The Phillies’ rotation was the back end of a lot of problems the team faced this post-season. Granted Roy Holladay and Cole Hamels pitched up to expectations, Cliff Lee and Roy Oswalt were non-existent. In Oswalt’s case I’m not surprised, but Lee’s lack of dominance really turned some heads.
There is no denying he is one of the best pitchers in the game and you can’t take that claim away from him because he blew one 4-0 lead in the post-season. There is always room for improvement, but Philadelphia still has the most dynamic pitching staff in all of baseball, so are drastic changes really necessary?
I don’t think so. It’s evident that Halladay and Lee will be returning to the Phil’s next year but for some odd reason, talks about Hamels returning to the team aren’t as certain.
There having been rumors circulating in blogs about a potential trade of Hamels, but I’ll put that to rest right now. Hollywood is still under contract next season, although he will be able to file for arbitration at the season’s end, he will not be traded. He is the third ace in a rotation full of talent, and with Halladay and Lee already in their mid-30s, Philadelphia needs some younger stability. And that’s what the 27-year-old ace brings to the rotation.
Fact-of-the-matter is Hamels is going nowhere this off-season and if he does get traded; Philly will have made a huge mistake.
I’m excited to see Vance Worley come into his own in the Fightin’s rotation. Eleven and three is no joke of a record and after his stellar rookie season, I’d expect nothing but the same success next year. His era was 3.01 which is better than most teams’ number two pitcher and unless a sophomore slump is on the horizon, expect to see Worley sitting in the fourth spot of the rotation next year.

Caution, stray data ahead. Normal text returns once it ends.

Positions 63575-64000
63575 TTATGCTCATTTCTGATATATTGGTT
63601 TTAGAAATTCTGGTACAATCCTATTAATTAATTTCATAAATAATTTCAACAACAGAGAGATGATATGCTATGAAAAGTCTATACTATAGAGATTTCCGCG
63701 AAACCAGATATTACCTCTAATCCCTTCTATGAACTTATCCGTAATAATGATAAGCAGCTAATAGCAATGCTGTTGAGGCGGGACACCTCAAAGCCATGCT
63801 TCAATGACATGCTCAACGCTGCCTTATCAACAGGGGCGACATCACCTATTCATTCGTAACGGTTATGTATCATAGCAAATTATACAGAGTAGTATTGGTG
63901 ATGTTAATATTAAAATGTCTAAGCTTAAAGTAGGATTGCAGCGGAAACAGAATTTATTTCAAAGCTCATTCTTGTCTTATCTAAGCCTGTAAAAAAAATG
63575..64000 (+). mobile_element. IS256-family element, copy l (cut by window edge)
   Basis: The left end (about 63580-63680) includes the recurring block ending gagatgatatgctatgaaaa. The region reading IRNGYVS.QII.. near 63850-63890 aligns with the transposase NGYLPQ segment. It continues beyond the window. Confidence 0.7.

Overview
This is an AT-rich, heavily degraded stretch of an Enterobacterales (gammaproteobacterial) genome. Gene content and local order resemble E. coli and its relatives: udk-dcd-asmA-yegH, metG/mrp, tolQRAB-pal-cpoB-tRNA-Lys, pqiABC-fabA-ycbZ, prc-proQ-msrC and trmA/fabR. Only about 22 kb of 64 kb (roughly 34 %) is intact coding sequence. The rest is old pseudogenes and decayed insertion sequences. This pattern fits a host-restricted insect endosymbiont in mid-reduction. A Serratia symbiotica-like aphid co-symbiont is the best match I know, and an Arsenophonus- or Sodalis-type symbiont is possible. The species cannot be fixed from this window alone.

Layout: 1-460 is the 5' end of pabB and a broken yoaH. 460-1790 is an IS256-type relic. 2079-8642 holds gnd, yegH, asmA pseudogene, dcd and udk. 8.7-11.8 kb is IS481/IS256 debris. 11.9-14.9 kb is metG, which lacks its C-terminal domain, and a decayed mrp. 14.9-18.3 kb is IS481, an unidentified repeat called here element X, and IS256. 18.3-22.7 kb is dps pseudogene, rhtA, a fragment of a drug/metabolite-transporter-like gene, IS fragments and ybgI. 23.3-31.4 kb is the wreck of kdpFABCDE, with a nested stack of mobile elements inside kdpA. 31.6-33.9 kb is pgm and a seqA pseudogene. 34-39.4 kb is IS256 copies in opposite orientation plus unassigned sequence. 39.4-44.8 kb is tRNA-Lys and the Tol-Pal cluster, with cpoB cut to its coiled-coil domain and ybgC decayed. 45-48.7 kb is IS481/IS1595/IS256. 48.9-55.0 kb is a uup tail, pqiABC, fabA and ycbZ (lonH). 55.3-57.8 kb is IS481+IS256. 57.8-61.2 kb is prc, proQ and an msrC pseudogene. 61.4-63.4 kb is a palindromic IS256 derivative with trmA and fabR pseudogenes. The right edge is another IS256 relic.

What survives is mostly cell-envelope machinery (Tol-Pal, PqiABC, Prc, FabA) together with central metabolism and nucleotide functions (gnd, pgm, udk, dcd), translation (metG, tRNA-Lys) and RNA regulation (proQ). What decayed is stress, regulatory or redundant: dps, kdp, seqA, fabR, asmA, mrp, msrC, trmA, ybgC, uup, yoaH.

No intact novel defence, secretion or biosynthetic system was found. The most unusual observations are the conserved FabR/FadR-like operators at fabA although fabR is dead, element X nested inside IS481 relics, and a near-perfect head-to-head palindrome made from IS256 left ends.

So what will the Phil’s do with that fifth spot? Well first things first, Roy Oswalt needs to be bought out. He put up nothing this season and the aged former all-star doesn’t have much left in his tank. Sure he could be a quality number five pitcher, but for what Philly is paying him, he should have his bags packed and a one-way ticket out of the city. The only way Oswalt puts on a red-striped uniform next year is if his contract is restructured and he takes a significant pay decrease for the coming season.
Joe Blanton and Kyle Kendrick will be in the mix for the fifth spot in the rotation, but neither one makes me double take. Kendrick is the younger of the two, 27-years-old, and is who I’d have to say is the front runner for the final spot in the rotation. The Texan went eight and six last year, but posted a sub four ERA. He isn’t going to dazzling anyone with the numbers he brings to the mound, but Kendrick will finish the year with a winning percentage over 500 and a whip below two which is really all you can ask of your number five pitcher.
If anybody on the Phillies’ roster is more washed up than Oswalt, I’d have to say it’s Blanton. Since the day he was acquired, he never impressed me. He won 12 games in ’09 and followed that up with another nine in ’10, but his era was always above four. He will not be pitching as high in the rotation as he had been those years, but he’s over-weight, unathletic and has trouble hitting 93 miles-per-hour on the radar gun. Sure if you need a pitcher to pinch hit, Blanton’s your guy. But if you need a pitcher to buckle down and get wins down the stretch, he’d be the last player I’d send to the mound.
The Phillies have no need to sign a new starter. Sure they can, but there are way more important issues that need to be addressed before Amaro worries about signing a new guy for the rotation. The Phils’ staff, if they stay healthy, will look extremely similar to the way it did last year. And chances are, they will be just as dominant.